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Business Protection Bulletin


By September 1, 2009No Comments

As the manager of a business, you want to focus on those things that drive success: Productivity, innovation, performance, and strategy. As you work to grow the business, you probably do not want to deal with more mundane office matters. Sometimes, however, these issues can have a major impact on employee morale, and they must be handled well. One such issue is the employee dress code. It would be nice if all employees used common sense every day and wore tasteful, professional clothing. Taste and professionalism, however, can be in the eye of the beholder. It is likely that your organization needs some kind of guidance on appropriate dress.

If the organization has an employee handbook, it probably has a section on acceptable dress for the workplace. Is the policy too vague to be useful or overly specific? Does it comply with legal requirements? Does it require dress that is more formal than necessary given the amount of customer contact employees have? Does it allow clothing that is too informal for regular customer contact? If the answer to any of these questions is yes, consider updating it. If not, make sure that you are enforcing it. Also, it might be wise to remind employees of the dress code policy periodically. This will inform new employees and reinforce the policy with veterans.

The organization should enforce the dress code without partiality. Individuals and groups of employees should be treated equally. Federal employment laws and regulations permit employers to set employee dress codes and to treat men and women differently within social norms. For example, it’s acceptable to require men to cut their hair while not making the same demand of women. On the other hand, it might not be acceptable to require women to wear skirts or men to wear uniforms while not making equivalent demands of the other sex.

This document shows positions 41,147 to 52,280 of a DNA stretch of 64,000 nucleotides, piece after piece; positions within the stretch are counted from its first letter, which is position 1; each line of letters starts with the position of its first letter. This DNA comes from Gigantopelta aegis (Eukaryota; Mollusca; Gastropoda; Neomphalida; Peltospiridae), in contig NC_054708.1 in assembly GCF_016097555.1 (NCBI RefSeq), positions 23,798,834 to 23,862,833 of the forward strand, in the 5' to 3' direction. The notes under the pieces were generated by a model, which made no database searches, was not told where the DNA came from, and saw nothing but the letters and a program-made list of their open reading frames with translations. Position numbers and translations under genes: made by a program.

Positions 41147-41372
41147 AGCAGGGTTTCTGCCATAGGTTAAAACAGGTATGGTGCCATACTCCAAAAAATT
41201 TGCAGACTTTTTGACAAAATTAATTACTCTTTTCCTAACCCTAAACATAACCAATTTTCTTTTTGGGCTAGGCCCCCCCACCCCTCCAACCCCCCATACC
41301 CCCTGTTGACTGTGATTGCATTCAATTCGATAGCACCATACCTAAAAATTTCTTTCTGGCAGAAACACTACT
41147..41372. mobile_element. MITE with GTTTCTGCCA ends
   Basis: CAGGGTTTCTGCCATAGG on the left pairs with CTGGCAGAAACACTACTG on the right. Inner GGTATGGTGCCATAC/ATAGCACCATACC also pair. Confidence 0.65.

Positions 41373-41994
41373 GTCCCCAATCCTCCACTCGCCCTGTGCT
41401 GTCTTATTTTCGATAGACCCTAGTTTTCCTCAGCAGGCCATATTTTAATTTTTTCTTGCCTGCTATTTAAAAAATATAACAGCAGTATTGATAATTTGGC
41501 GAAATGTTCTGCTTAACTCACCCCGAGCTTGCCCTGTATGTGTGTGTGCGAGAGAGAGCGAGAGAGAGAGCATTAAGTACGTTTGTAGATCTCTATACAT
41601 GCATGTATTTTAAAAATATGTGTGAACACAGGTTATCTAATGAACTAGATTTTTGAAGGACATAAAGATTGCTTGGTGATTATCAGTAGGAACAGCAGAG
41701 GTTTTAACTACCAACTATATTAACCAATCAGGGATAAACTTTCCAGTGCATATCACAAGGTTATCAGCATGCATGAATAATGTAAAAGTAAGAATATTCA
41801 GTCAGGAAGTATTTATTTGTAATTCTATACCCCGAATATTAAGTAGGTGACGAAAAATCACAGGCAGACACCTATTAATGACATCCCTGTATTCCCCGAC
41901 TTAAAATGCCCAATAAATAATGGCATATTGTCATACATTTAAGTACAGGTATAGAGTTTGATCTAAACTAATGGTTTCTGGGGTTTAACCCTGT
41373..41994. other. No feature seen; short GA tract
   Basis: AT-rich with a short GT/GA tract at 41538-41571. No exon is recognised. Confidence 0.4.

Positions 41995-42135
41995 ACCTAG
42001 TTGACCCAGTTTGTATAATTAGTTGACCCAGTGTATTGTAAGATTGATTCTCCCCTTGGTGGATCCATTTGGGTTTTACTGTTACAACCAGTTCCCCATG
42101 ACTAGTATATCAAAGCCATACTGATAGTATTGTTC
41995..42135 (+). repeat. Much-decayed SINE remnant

Be aware that federal and state laws protect employees from discrimination on the basis of religion. Employers must make reasonable accommodations to employees who want to dress a certain way for reasons of religious observance. Some men might cover their heads or wear beards for this reason; women might wear clothing that almost completely covers them up; employees of both sexes might wear certain pieces of jewelry. Unless complying with these requests would pose an undue hardship for the organization, the employees’ wishes must be honored. Employers may refuse such requests if the clothing or style creates a safety hazard; in most other cases, they must make the accommodation.

On the other hand, the law does not require employers to allow workers to display tattoos and body piercing. Rather, employers are free to make business decisions about the display of these styles. Some employers might permit it for employees who seldom or never interact with customers. Others might permit it for everyone, especially if their customers frequently have tattoos or piercings. Still others might decide that it’s inappropriate for their businesses in all cases. The decision is entirely the employer’s, based on the balance between business needs and the need to attract and retain good employees.

This is really what dress codes are all about. Every business projects an image, and how its employees dress affects that image. Managers naturally want to put their best foot forward with customers. At the same time, a good workforce is not easy to build and retain. A too-strict dress code will repel good job candidates and could cause valuable employees to consider leaving. Inflexibility might violate anti-discrimination laws and inspire workers to file lawsuits. It is in an employer’s best interest to develop a dress code that reflects well on the business and keeps employees happy.